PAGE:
MEPS 310:119-128 (2006)  -  doi:10.3354/meps310119

Pelagic conditions affect larval behavior, survival, and settlement patterns in the Caribbean coral Montastraea faveolata

M. J. A. Vermeij1,2,*, N. D. Fogarty3, M. W. Miller2

1Cooperative Institute for Marine and Atmospheric Science (CIMAS), University of Miami, 4600 Rickenbacker Causeway, Miami, Florida 33149, USA
2NOAA Fisheries, SEFSC, 75 Virginia Beach Drive, Miami, Florida 33149, USA
3Department of Biological Science, Florida State University, 115 Conradi Building, Tallahassee, Florida 32306-1100, USA

ABSTRACT: The lack of detailed studies on the earliest life stages in corals currently limits the understanding of coral population dynamics. Although pre- and postsettlement processes both play a role in structuring coral populations, their relative importance and interaction are not well understood. By lowering seawater salinity (range: 28 to 36 psu), we created an artificial environmental gradient and followed the responses of Montastraea faveolata (Ellis & Solander, 1786) planulae during their pre- and postsettlement phases. Decreased salinity increased pre- and postsettlement mortality and altered larval behavior and substrate choice upon settlement. The effect of lowered salinity on the survival of M. faveolata planulae was mainly expressed during the pelagic life-phase. Reduced salinity levels increased the mobility of planulae, and reduced the duration of the planktonic period and their selectivity among available habitats for settlement. Regardless of salinity, planula behavior changed over time. During the early planktonic phase (0 to 52 h) the proportion of moving and positively geotactic planulae within a population increased towards lower salinity and under dark conditions. Thereafter (>67 h), most planulae (>60%) became positively geotactic, regardless of salinity. Settlement started after 144 h and salinity had no effect on settlement rate, i.e. the number of planulae settling per unit of time. As variable pelagic histories influence planular survival and habitat choice upon settlement, the number and distribution of coral settlers was related to their earlier pelagic experiences. This finding experimentally shows that the distribution and subsequent performance of corals early after settlement depends at least partly on their presettlement history and highlights the potential importance of presettlement processes in structuring coral populations.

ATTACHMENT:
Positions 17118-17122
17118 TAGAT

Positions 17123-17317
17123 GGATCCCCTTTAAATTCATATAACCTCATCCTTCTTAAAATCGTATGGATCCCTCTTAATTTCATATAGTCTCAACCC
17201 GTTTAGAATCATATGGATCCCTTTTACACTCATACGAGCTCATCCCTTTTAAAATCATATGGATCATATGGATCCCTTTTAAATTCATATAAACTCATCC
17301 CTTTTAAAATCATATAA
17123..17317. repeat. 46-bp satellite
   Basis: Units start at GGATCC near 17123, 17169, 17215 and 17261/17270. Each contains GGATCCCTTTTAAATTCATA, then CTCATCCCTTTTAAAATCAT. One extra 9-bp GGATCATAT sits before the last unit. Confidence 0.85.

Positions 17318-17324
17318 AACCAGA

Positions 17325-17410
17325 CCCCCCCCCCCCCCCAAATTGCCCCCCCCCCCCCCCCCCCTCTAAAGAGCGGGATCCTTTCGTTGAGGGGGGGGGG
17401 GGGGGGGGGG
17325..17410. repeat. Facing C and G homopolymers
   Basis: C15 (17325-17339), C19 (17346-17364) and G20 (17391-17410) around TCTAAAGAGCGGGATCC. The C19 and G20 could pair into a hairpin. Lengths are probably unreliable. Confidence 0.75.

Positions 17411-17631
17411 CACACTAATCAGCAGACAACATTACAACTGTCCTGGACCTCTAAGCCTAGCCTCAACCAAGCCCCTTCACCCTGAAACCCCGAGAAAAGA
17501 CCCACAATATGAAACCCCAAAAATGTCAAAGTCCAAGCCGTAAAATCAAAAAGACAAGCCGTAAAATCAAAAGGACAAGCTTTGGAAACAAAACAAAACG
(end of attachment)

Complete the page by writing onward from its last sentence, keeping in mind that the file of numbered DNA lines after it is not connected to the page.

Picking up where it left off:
KEY WORDS: Stress · Planulae · Settlement · Behavior · Plankton · Life-history


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